131st overall – RW Prabh Rai

The Canucks went to the WHL well in the fifth round, selecting speedy scorer Prabh Rai. The Surrey native had an impressive draft season scoring 20 goals and chipping in 45 assists for the Seattle Thunderbirds. Rai’s combination of speed and high-end offence made him a worthwhile selection, especially in the context of where he was taken.

The hope is that in later rounds you can find players with raw tools and innate physical traits that can be moulded with a little coaching to round out an otherwise promising game. Rai looked like one such player.

Rai continued to trend upwards, posting another 65 points in his D+1 season. During his D+2 season, he was relied on by the Thunderbirds to be a leader, a role he more than fulfilled, posting 41 goals. He signed his ELC with the Canucks and was looking to make an impact in professional hockey with hopes of making the NHL. 

However in the summer of 2010, his car was rear-ended on the Port Mann bridge, and he was never the same. Omar Rawji over at Vancitybuzz/Daily Hive sat down with Rai last summer and talked extensively about the injury and fallout from it.

With chronic pain, Rai was only able to suit up for 38 ECHL games over the duration of his ELC. Rai started his own clothing company, Joseph Chanan, in Vancouver.

Whether Rai’s results justified the Canucks faith isn’t particularly important in this context. We’re trying to determine whether the Canucks made a sound process bet here, and based on Rai’s 28.8% pGPS success rate, that’s absolutely the case. 

161st overall – F Mats Froshaug

Canucks fans didn’t know what to make of Mats Froshaug when the team selected him 161st overall. They didn’t get a chance to know him afterwards, either. Froshaug played at Development Camp, but never so much as played in a Canucks uniform.

Froshaug’s game was built on strong two-way play and intangible qualities. Froshaug was a relative long-shot based on where he was taken in the draft. Likely the Canucks envisioned Froshaug as a strong two-way player with the potential to develop into a bottom-six centre.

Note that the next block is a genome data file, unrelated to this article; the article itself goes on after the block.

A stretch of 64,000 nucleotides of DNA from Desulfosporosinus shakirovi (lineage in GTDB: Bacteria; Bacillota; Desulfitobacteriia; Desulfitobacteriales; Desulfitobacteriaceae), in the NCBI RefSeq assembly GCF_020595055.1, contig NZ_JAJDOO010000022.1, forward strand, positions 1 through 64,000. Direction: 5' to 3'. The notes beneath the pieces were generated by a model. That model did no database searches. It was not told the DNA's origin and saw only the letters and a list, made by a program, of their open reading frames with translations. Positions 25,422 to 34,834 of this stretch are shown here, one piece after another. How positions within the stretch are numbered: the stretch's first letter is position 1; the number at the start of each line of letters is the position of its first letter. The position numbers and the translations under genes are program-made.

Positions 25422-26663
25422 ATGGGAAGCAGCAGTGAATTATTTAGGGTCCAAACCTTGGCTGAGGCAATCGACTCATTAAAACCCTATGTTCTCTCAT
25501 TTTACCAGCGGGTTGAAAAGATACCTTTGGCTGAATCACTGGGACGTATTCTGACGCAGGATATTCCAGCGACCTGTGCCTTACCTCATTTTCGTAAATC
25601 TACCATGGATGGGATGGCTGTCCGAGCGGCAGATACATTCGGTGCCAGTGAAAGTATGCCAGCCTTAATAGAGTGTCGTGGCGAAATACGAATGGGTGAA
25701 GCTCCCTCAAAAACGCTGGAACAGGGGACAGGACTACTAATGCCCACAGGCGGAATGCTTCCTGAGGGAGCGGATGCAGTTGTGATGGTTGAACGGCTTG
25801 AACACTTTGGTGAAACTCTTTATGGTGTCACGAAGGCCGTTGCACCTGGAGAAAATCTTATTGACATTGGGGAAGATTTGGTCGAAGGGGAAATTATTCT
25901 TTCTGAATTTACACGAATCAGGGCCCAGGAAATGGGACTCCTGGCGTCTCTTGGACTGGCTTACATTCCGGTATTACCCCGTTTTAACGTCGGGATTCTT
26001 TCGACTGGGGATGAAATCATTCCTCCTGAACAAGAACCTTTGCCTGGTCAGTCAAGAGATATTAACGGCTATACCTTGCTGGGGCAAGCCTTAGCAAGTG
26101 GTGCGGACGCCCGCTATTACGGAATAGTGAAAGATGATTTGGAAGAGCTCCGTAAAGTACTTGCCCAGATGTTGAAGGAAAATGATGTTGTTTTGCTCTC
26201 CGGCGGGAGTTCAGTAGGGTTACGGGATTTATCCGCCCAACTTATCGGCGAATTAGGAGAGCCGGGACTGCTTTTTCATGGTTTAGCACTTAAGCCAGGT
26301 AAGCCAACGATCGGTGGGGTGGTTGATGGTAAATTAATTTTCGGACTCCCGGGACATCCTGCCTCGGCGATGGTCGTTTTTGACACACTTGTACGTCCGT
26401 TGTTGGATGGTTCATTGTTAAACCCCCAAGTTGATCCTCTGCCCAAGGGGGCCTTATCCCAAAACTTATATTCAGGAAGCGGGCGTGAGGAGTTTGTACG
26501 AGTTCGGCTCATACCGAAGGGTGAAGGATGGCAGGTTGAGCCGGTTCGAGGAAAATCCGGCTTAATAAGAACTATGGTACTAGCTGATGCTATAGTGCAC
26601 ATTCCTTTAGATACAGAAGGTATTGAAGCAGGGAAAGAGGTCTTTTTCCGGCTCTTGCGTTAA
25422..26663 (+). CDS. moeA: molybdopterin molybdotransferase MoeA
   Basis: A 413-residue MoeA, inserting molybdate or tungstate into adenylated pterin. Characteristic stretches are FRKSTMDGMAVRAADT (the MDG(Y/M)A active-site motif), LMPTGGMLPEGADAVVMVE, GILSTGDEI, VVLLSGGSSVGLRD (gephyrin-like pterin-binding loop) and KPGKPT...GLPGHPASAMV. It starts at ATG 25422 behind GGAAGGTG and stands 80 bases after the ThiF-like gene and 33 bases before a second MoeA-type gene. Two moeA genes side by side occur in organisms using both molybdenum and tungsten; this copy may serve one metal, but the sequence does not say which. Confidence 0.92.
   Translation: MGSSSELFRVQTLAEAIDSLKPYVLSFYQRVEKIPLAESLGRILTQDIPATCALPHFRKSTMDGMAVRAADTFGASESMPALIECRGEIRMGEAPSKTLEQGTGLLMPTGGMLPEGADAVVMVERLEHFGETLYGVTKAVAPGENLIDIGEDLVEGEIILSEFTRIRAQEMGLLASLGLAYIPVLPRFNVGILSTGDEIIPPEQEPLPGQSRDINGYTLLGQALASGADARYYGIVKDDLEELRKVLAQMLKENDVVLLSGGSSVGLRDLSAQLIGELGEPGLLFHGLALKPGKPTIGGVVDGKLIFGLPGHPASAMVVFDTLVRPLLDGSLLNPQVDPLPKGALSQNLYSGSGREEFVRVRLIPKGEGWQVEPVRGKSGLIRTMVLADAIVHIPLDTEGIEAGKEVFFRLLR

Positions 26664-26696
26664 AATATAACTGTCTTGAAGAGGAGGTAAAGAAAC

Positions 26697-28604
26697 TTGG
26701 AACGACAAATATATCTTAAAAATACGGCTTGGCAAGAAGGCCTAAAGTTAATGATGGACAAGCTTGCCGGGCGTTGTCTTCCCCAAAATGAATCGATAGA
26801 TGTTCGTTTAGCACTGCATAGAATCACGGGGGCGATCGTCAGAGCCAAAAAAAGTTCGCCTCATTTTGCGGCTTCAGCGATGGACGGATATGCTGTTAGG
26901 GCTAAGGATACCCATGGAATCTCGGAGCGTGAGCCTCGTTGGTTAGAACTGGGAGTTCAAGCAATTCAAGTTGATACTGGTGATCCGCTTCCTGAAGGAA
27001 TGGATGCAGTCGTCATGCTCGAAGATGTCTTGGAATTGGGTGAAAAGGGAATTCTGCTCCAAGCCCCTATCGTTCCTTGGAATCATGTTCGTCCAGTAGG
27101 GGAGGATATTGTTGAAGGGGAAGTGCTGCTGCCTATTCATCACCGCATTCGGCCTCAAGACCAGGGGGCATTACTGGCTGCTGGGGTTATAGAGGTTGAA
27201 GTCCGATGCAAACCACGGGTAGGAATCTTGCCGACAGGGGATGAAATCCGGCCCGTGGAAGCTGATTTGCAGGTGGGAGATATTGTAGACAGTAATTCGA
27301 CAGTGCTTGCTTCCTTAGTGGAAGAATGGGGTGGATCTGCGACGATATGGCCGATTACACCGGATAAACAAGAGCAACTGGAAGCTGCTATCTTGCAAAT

Unfortunately, pGPS indicates the odds were always stacked against them. Only 2.2% of Froshaug’s matches went on to become NHL regulars.

Froshaug continues to ply his trade in Europe.

191st overall – G Morgan Clark

The son of goalie coach, Ian Clark, Morgan was selected in the seventh round of the draft. Seen as ‘a favour’, Clark was regarded as a bad pick the moment it happened. Clark posted a Sv% below 0.890% thought the majority of his WHL career, and then made an appearance in the QMJHL. He ended up at St Francis Xavier University, and hasn’t played any professional hockey.

If the Canucks wanted to select a goaltender, Anders Lindback and Joacim Eriksson, who the Canucks signed as a UFA a few years later, would’ve been better bets at the time and in hindsight. Although Lindback wasn’t very good at the NHL level.

At the moment, pGPS is unable to grade goalies – but it’s safe to assume the numbers would back up the undesirability of this selection.

Looking back at the 2008 NHL Entry draft for the Canucks, it’s not particularly impressive. But it’s important to keep in mind that there were a lot of mitigating factors. Hodgson, Sauve, and Rai all suffered injuries that derailed their development and career.